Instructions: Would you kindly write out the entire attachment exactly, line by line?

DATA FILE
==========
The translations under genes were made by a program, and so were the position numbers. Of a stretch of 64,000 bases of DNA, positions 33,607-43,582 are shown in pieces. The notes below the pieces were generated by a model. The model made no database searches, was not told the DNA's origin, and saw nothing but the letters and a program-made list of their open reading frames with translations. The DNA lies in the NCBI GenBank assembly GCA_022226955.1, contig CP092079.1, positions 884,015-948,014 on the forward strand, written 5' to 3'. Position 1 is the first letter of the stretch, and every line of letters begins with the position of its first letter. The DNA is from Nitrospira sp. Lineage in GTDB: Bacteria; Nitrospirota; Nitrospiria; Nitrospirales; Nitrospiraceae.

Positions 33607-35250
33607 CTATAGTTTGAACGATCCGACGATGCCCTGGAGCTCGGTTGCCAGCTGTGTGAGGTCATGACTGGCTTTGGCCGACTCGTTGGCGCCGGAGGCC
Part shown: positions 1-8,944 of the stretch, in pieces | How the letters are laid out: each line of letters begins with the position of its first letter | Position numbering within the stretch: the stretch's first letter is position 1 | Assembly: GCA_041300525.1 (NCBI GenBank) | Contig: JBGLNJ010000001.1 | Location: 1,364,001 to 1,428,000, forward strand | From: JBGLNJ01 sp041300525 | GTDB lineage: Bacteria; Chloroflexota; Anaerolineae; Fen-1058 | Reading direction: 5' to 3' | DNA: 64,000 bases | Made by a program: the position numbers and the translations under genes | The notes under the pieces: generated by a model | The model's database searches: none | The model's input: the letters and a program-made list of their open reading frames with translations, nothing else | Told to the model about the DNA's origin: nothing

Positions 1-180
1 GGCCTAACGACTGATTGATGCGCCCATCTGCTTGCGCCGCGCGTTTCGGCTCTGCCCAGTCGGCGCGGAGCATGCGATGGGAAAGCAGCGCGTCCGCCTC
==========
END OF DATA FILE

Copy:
The translations under genes were made by a program, and so were the position numbers. Of a stretch of 64,000 bases of DNA, positions 33,607-43,582 are shown in pieces. The notes below the pieces were generated by a model. The model made no database searches, was not told the DNA's origin, and saw nothing but the letters and a program-made list of their open reading frames with translations. The DNA lies in the NCBI GenBank assembly GCA_022226955.1, contig CP092079.1, positions 884,015-948,014 on the forward strand, written 5' to 3'. Position 1 is the first letter of the stretch, and every line of letters begins with the position of its first letter. The DNA is from Nitrospira sp. Lineage in GTDB: Bacteria; Nitrospirota; Nitrospiria; Nitrospirales; Nitrospiraceae.

Positions 33607-35250
33607 CTATAGTTTGAACGATCCGACGATGCCCTGGAGCTCGGTTGCCAGCTGTGTGAGGTCATGACTGGCTTTGGCCGACTCGTTGGCGCCGGAGGCC
Part shown: positions 1-8,944 of the stretch, in pieces | How the letters are laid out: each line of letters begins with the position of its first letter | Position numbering within the stretch: the stretch's first letter is position 1 | Assembly: GCA_041300525.1 (NCBI GenBank) | Contig: JBGLNJ010000001.1 | Location: 1,364,001 to 1,428,000, forward strand | From: JBGLNJ01 sp041300525 | GTDB lineage: Bacteria; Chloroflexota; Anaerolineae; Fen-1058 | Reading direction: 5' to 3' | DNA: 64,000 bases | Made by a program: the position numbers and the translations under genes | The notes under the pieces: generated by a model | The model's database searches: none | The model's input: the letters and a program-made list of their open reading frames with translations, nothing else | Told to the model about the DNA's origin: nothing

Positions 1-180
1 GGCCTAACGACTGATTGATGCGCCCATCTGCTTGCGCCGCGCGTTTCGGCTCTGCCCAGTCGGCGCGGAGCATGCGATGGGAAAGCAGCGCGTCCGCCTC